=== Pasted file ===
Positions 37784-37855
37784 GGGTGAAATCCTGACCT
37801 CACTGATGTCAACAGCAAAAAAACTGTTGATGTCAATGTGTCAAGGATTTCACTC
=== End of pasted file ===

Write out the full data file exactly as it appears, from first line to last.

Positions 37784-37855
37784 GGGTGAAATCCTGACCT
37801 CACTGATGTCAACAGCAAAAAAACTGTTGATGTCAATGTGTCAAGGATTTCACTC